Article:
Starring: Ali MacGraw, Ryan O’Neal, Ray Milland
Director: Arthur Hiller
Running Time: 100 mins
Love Story is an American film about two Harvard students from completely different backgrounds who fall in love and marry young, only for their relationship to hit a devastating wall.
This isn’t the greatest love story ever told, but it does the job well, and manages to provide a successfully emotional story despite its overload of cheesy dialogue. Ali MacGraw and Ryan O’Neal are excellent in the lead roles, and their characters are written fantastically, so if it weren’t for the fact that this film isn’t always the most engaging watch, I would have had a really good time with Love Story.
But even with that, I was surprised by how much I liked this film. For one, the story does move along and progress very well. It’s by no means a fast-paced film, and that was arguably a cause for me losing interest on occasion, but the development of the main characters’ relationship feels very natural and real as the film goes on, with time passing effortlessly as they grow closer over the years.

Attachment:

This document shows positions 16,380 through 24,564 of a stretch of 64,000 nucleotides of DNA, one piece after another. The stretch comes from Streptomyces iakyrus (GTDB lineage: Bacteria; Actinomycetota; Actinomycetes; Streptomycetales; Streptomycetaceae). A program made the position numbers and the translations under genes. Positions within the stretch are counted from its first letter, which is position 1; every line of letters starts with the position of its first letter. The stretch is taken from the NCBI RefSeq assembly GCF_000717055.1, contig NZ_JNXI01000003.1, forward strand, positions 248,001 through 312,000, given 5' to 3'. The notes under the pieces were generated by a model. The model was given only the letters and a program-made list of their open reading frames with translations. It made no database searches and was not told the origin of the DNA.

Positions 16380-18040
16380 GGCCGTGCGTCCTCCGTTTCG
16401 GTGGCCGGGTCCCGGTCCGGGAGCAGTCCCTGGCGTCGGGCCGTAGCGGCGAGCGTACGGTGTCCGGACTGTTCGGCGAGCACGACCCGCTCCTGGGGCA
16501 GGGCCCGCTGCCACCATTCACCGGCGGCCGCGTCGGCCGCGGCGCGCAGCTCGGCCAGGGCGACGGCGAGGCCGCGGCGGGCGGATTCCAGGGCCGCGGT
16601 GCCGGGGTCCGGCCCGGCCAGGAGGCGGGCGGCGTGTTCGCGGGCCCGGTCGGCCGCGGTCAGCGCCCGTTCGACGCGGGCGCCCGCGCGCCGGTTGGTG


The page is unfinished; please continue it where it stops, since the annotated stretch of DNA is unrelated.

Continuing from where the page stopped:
The main characters are also written extremely well. The film plays brilliantly on the whole ‘love wins over anything’ theme, seeing as the diverse backgrounds of these two people causes some tension between their families, whilst the characters themselves work very well together, having just enough similarities and differences to make this feel much more like a real-world relationship than a simple movie one.
The best part of the movie is the final act, when the emotional power kicks in. Up to that point, it’s nice to see the two develop their relationship, but it’s not until the final twenty or so minutes that this story becomes really good, and, whilst not quite bringing me to tears, did make me feel sad enough to recognise what they were going for.
Meanwhile, Ali MacGraw and Ryan O’Neal are great in the lead roles. As I said, their characters work so well together, but the two actors do just as good a job, and have wonderful on-screen chemistry throughout the film, to the extent that it’s very easy to believe this story.
That’s even more impressive when you consider the cheesy dialogue they were provided with. At times, this film does over-dramatise the story and the romance. Although I bought into the relationship for the most part, there were times when I lost interest because of some awkward dialogue and frustratingly slow-paced sequences that just didn’t feel like they were adding to the progression of the film.
Overall, however, I was impressed with Love Story. I didn’t love it, but I was both entertained and emotionally engaged, and with great characters and performances, it provided as good a love story as the title promises, so that’s why I’ll give it a 7.4.